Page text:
Fortunately, it is a self-limited skin infection, meaning it will disappear spontaneously, without specific treatment. Although this is the case, a single molluscum contagiosum papule may take from three months to two years to disappear. For this reason, many people may prefer to eliminate the infection as soon as possible and seek treatment, since molluscum contagiosum may cause physical or emotional discomfort and can be spread.
Papules appear on your skin when the molluscum contagiosum virus successfully reproduces within your skin cells. The virus can enter your body through pores, hair follicles, or through abrasions on the skin surface. The virus then inserts part of itself into your skin, where it is replicated many times. This causes the skin cells to swell and rupture, creating raised, pearly, skin-colored papules on the skin surface with an infectious virus-containing core at the center. If a papule is scratched or picked, the infectious central core is released and can be spread to whatever is subsequently touched, including uninfected areas of the body or other people. Rarely, transmission can occur when objects that an infected person has touched come in contact with an uninfected area or person.
Molluscum contagiosum can appear anywhere on your body, although it rarely affects the palms of the hands and the soles of the feet. This condition occurs most frequently in children between the ages of one and ten, in sexually active adults, and in individuals with a compromised immune system. In children, molluscum contagiosum commonly occurs on exposed areas of skin such as the face, trunk, arms, and legs. In sexually active adults, this infection is typically found on the lower abdomen, buttocks, groin, genitals, and inner thighs. In individuals with a compromised immune system, molluscum contagiosum frequently occurs on the face as well as in the genital region.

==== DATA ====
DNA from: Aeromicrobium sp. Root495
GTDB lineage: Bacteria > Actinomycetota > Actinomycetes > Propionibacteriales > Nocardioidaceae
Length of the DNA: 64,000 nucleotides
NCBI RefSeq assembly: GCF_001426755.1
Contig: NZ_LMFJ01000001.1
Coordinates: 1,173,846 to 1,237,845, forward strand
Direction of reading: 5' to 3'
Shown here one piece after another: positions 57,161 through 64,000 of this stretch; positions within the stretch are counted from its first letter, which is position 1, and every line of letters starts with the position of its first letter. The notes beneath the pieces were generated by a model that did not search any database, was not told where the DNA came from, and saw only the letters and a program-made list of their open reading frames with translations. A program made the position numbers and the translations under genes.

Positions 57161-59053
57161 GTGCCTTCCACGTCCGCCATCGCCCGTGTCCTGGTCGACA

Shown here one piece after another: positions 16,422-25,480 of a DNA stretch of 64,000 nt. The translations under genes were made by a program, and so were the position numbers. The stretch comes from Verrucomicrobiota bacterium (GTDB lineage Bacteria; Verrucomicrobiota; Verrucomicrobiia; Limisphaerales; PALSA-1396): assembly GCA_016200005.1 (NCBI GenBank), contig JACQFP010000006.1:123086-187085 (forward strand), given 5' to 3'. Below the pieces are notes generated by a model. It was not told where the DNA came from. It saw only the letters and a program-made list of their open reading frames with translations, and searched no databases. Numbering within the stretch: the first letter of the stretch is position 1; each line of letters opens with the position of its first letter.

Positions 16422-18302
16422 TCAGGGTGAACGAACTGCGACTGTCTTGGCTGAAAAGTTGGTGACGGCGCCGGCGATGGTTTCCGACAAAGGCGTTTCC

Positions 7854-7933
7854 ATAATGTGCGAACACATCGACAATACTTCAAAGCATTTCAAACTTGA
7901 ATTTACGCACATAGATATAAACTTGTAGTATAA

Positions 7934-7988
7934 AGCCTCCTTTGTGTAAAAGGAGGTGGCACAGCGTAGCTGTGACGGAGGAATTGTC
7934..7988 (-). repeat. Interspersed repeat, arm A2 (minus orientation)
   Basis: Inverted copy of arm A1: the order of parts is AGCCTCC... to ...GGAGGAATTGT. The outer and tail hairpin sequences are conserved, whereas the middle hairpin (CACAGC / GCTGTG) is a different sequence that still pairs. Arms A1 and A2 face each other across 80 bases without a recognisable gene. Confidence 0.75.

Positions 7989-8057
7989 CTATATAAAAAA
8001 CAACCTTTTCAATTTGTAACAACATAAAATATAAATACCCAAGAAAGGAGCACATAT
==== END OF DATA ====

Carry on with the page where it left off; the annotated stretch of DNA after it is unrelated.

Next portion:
If you are infected with molluscum contagiosum, it is important to take precautions to avoid spreading it to uninfected areas of your skin or to other people. If you anticipate contact with other people, all areas infected by the virus should be covered by a bandage or clothing. Your clothing, towels, and personal items should not be shared with others. Papules should not be scratched, picked, or touched, and in the case that they are, you should wash your hands immediately and thoroughly. In addition, shaving any infected areas should be strictly avoided. If the molluscum contagiosum infection affects your genital region, sexual activity should be avoided until after all papules have cleared.
To effectively treat molluscum contagiosum, the infectious, virus-containing core at the center of each papule must be destroyed. Once the core of each papule is eliminated, the infection will subside and the virus can no longer be spread. The virus-containing cores can be destroyed by various treatments. A curette, scalpel, or other cutting device can be used to surgically remove the papules. Infected individuals can also undergo cryotherapy, in which a substance, such as liquid nitrogen, is applied to the papules to freeze and destroy the infected cells. Pulsed dye lasers can be used to target and destroy infected cells with light energy. Additionally, a variety of astringent chemical agents such a podophyllin, cantharidin, or trichloroacetic acid can be used to destroy layers of skin containing the cells infected with the molluscum contagiosum virus. The virus-packed cores are eliminated when the dead skin sloughs off, and healthy, virus-free skin grows back in its place.
Although molluscum contagiosum can be unsightly or uncomfortable, this infection is not life-threatening. However, because it is contagious, precautions must be taken to avoid spreading the infectious virus to other parts of the body or other people. For those who prefer to eliminate the infection before it resolves on its own, several treatment options are available. Consult your physician to find the best treatment option to fit your particular needs